If you have trouble with this, try writing down your critical thoughts in the form of sentences like “you” instead of “I.” This can help you recognize how harmful your critical inner voice can be if you see something like: “You are incredibly terrible at your job.” Think about your response to each of these “you” type statements, such as: “You always try very hard.”
6. Set a time for yourself to worry each day.
Tell yourself that outside of this time you must not worry. Designate a time on your calendar for worrying (1)—it can be as little as 15-20 minutes to think about everything that’s on your mind.
Then, throughout the day, write down anything that triggers anxiety. Tell yourself that you can’t think about it until a certain amount of time has passed. This way, you won’t spend all day thinking about one problem, especially if it’s something that can be solved in a few minutes.
Just remember not to schedule your worry time too close to bedtime, or you won’t be able to get rid of those thoughts before you fall asleep.
7. Share your feelings with a friend.
Speaking your thoughts out loud can help you process them. If you are having trouble getting beyond your ideas, confide in someone you trust, such as a family member or friend. Talk about your problems and why you think you keep having these thoughts.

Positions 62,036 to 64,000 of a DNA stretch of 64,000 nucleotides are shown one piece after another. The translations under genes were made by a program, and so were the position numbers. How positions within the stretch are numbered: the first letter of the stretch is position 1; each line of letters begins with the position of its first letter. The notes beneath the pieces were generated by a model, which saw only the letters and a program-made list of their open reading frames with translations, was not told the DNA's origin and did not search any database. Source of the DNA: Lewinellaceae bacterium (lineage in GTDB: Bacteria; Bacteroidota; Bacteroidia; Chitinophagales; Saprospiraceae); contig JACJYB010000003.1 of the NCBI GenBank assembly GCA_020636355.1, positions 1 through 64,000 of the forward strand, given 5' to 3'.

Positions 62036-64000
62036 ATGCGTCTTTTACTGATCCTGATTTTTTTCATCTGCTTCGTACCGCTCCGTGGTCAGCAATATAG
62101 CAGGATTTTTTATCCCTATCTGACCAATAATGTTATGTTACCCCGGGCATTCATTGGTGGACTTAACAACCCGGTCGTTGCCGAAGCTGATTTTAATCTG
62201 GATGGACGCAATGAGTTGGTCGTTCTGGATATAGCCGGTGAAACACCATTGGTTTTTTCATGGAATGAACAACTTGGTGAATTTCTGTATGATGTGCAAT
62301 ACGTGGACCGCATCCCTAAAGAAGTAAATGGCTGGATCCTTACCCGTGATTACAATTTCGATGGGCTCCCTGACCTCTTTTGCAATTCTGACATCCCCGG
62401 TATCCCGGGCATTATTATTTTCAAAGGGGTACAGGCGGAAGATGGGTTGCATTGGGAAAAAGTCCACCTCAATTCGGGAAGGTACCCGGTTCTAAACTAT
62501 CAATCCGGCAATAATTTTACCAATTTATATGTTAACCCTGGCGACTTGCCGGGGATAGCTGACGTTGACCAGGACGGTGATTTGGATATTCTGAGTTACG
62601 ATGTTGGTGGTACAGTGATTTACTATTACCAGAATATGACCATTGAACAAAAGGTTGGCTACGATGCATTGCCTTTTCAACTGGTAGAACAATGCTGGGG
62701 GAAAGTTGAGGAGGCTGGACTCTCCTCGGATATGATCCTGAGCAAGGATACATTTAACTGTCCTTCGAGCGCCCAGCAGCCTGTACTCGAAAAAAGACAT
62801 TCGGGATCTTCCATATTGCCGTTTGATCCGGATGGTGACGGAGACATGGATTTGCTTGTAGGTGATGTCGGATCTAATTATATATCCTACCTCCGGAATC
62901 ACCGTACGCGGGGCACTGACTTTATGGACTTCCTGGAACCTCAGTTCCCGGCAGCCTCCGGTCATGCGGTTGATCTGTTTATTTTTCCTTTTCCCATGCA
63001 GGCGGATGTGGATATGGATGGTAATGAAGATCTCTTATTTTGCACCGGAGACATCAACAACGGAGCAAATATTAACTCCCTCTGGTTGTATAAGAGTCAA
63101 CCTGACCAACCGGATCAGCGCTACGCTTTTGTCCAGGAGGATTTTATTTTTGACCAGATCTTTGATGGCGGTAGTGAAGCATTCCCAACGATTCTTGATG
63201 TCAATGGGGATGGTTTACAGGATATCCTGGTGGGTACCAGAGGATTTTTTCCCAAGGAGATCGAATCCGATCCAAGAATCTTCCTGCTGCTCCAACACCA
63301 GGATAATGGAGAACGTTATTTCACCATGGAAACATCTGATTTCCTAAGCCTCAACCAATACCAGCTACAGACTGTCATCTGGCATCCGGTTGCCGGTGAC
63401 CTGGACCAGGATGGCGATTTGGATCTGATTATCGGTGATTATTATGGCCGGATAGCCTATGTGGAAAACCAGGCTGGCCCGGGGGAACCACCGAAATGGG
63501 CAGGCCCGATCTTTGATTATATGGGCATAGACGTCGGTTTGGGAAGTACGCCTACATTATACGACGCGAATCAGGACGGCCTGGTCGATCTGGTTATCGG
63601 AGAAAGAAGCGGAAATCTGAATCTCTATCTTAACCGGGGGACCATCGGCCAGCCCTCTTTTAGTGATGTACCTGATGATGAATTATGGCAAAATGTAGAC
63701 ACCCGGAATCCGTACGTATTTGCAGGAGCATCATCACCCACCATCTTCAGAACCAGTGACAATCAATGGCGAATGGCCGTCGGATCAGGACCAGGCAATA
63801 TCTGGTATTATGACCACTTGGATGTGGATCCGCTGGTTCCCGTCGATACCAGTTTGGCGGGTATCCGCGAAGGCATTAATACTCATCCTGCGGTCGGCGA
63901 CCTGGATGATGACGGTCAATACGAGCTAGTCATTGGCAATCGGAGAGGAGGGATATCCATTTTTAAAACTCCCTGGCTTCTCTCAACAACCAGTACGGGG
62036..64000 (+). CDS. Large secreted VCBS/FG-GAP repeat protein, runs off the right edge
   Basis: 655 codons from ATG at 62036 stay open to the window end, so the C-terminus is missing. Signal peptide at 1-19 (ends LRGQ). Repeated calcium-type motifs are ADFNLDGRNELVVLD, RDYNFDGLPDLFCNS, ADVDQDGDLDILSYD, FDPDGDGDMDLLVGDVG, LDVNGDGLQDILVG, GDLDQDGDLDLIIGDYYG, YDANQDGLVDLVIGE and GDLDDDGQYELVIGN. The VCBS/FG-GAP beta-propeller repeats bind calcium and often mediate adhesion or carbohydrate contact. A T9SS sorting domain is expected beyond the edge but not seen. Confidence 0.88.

When you’re done, take a step back and let that person speak–they may have some good advice for you that will help you calm down.
8. Treat problems as opportunities.
Instead of dwelling on the problem, look for alternative solutions. If you find yourself thinking about all the possible flaws in a given scenario or worrying about every aspect of the choice you face, try reframing your thoughts. Focus on being proactive—how can you solve a problem or learn from it that will help you in the future?
This small change can help you feel stronger rather than overwhelmed.